Money is never an easy subject, and in terms of broker compensation, it is a completely taboo topic in our industry. As I speak to broker groups, I regularly ask, "How many of you have anyone in any part of your life who works for you, but you have no idea of how much you pay them; you effectively give them a blank check?" Of course, no hands go up. Then I ask, "How many of you have clients for whom you work, who have no idea of how much they pay you?" And, of course, almost every honest hand in the room goes up.
This leads me to one obvious conclusion. As an industry, at least in our gut, we feel we're overpaid. My suspicion of this belief was confirmed recently when a producer told me the following.
"I keep having this nightmare that I'm running down the street buck naked dragging a huge bag of money and being chased by my clients."
You think maybe he's concerned that he's being paid more than he's worth?!
What's the financial reward for mediocrity?
There is no doubt that there are many in our industry who truly are overpaid. If you've read my articles in the past, or heard me speak, you have likely heard me say that the financial reward for mediocrity in our industry has been way too high. And, that's true. But I'm not writing to those who deliver mediocre value; I'm writing to those of you who (like my "naked" friend above) deliver great value but are still having nightmares about discussing it with your clients.
How much you are being paid is a conversation you must start having with your clients. However, that conversation has two sides to it. It can't just be about how much you are getting paid; it has to also be about the impact you deliver that makes that compensation a great value for your client.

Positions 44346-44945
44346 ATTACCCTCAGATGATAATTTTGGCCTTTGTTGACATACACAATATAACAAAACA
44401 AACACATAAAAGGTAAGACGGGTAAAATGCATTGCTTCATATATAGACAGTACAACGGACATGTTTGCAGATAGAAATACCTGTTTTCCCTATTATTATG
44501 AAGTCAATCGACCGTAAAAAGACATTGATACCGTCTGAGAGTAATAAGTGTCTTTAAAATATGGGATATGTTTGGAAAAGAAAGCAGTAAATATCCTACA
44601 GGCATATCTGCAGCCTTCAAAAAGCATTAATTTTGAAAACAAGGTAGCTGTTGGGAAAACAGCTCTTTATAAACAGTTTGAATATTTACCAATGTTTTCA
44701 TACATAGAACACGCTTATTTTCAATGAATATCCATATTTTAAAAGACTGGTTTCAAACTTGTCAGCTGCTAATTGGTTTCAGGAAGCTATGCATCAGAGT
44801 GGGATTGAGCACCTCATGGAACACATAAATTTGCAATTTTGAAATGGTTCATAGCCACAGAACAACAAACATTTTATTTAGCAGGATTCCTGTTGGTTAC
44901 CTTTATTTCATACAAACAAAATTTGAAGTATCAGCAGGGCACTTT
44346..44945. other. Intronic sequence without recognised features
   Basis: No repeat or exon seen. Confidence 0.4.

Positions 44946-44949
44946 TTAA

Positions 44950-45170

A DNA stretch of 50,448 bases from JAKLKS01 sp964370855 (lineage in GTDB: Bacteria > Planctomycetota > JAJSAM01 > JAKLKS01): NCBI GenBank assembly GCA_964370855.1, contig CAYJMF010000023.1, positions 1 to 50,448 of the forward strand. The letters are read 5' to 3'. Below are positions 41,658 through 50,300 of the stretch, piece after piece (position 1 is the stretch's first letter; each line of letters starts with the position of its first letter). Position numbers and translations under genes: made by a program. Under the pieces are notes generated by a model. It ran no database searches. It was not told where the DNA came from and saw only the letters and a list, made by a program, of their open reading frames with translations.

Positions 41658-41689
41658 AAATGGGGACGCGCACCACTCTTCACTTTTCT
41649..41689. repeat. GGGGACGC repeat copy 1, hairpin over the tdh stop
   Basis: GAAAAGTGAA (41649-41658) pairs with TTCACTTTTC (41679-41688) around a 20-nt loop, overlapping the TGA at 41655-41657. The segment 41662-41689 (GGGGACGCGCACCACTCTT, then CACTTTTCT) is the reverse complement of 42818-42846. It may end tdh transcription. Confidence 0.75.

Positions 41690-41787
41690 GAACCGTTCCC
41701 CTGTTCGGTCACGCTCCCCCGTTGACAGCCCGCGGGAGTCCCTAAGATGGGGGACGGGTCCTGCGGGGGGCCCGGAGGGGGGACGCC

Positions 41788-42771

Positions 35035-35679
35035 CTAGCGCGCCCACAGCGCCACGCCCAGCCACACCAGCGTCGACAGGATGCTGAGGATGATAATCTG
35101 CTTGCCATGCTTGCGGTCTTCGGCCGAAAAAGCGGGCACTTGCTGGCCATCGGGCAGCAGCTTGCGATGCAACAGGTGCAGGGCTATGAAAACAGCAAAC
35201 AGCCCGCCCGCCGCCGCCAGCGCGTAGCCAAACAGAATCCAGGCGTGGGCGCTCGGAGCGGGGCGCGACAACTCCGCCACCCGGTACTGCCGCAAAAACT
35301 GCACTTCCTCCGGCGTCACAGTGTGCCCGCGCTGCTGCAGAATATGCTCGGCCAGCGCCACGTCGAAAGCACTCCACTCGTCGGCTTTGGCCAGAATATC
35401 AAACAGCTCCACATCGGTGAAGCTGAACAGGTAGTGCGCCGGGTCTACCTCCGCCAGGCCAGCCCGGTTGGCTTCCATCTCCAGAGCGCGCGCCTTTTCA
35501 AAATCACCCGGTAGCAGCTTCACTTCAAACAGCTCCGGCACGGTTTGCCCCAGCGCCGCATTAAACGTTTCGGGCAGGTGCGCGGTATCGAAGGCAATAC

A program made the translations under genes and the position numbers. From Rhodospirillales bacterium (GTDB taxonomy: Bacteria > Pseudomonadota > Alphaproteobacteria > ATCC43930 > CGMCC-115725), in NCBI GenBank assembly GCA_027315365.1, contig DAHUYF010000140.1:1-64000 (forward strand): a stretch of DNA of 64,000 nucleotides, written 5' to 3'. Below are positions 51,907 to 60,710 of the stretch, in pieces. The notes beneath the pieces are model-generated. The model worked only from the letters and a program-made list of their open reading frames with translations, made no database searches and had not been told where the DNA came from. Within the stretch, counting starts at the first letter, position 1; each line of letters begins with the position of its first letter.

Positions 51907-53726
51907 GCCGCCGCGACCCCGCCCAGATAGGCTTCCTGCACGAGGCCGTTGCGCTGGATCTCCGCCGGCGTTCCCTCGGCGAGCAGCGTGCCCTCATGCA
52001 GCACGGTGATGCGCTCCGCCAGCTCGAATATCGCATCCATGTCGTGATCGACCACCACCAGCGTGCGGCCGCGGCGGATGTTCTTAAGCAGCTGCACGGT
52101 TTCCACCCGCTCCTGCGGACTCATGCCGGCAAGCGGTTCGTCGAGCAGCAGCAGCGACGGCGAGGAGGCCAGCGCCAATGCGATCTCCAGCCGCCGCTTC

Create a new standard
Summarize that value in a stewardship report, which is simply documentation of the hard work and value you have delivered to the client over the previous X months (provide the report at least annually). It doesn't have to be elaborate. In fact, a list of bullet points used to prompt the conversation is plenty.
When you sit down and create this report, your confidence in having the compensation conversation will go up as you see how much value you have truly delivered. We are an industry with strong brokers who help protect and build the businesses of their clients. Too often, we fail to give ourselves credit for the value we do deliver.
Understanding your value
Finally, don't underestimate or undervalue the actions that seem trivial to you. It's like the old story of the salesman who, while on the way to close a huge deal, had his car break down in front of a service station. He coasted into the service bay, explained his urgent situation, and asked the mechanic if he could take a look. After a quick assessment, the mechanic announced, "I can see the problem and can fix it. However, it's gonna cost you $500."
Thinking of the huge deal that was now on the line, the salesman responded, "Absolutely, please take care of the problem!" The mechanic grabbed a screwdriver, opened the hood, and made a quarter turn adjustment to a screw. The car started right up. The salesman, although delighted to get to his meeting on time, said, "Are you really going to charge me $500 for a quarter turn to a screw?" To which the mechanic responded, "Of course not. It's only $10 for turning the screw. The other $490 is for knowing which screw to turn and how far it needed to be turned."
Don't underestimate the value of your knowledge and the impact you have with that knowledge. Don't be afraid to charge $500 for making a quarter turn to a screw. For your clients, it may make all the difference in their world.
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